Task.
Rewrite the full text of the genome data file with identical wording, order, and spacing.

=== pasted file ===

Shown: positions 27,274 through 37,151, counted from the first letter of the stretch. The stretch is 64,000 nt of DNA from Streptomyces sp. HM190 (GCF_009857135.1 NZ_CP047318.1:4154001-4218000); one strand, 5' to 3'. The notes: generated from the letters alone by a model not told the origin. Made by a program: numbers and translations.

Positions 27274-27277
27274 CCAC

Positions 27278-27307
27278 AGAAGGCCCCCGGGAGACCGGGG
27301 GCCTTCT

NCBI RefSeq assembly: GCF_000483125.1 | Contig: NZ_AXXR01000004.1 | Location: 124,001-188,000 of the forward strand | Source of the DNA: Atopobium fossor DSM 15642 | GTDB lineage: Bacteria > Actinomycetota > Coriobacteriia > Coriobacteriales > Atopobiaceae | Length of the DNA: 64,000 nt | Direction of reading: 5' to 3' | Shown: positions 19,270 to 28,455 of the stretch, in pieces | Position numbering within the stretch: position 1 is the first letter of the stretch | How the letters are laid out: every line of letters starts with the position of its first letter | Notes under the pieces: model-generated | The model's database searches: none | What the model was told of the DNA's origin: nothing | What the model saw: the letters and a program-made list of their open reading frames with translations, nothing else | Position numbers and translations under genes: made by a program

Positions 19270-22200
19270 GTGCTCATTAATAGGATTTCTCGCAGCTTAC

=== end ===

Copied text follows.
Shown: positions 27,274 through 37,151, counted from the first letter of the stretch. The stretch is 64,000 nt of DNA from Streptomyces sp. HM190 (GCF_009857135.1 NZ_CP047318.1:4154001-4218000); one strand, 5' to 3'. The notes: generated from the letters alone by a model not told the origin. Made by a program: numbers and translations.

Positions 27274-27277
27274 CCAC

Positions 27278-27307
27278 AGAAGGCCCCCGGGAGACCGGGG
27301 GCCTTCT

NCBI RefSeq assembly: GCF_000483125.1 | Contig: NZ_AXXR01000004.1 | Location: 124,001-188,000 of the forward strand | Source of the DNA: Atopobium fossor DSM 15642 | GTDB lineage: Bacteria > Actinomycetota > Coriobacteriia > Coriobacteriales > Atopobiaceae | Length of the DNA: 64,000 nt | Direction of reading: 5' to 3' | Shown: positions 19,270 to 28,455 of the stretch, in pieces | Position numbering within the stretch: position 1 is the first letter of the stretch | How the letters are laid out: every line of letters starts with the position of its first letter | Notes under the pieces: model-generated | The model's database searches: none | What the model was told of the DNA's origin: nothing | What the model saw: the letters and a program-made list of their open reading frames with translations, nothing else | Position numbers and translations under genes: made by a program

Positions 19270-22200
19270 GTGCTCATTAATAGGATTTCTCGCAGCTTAC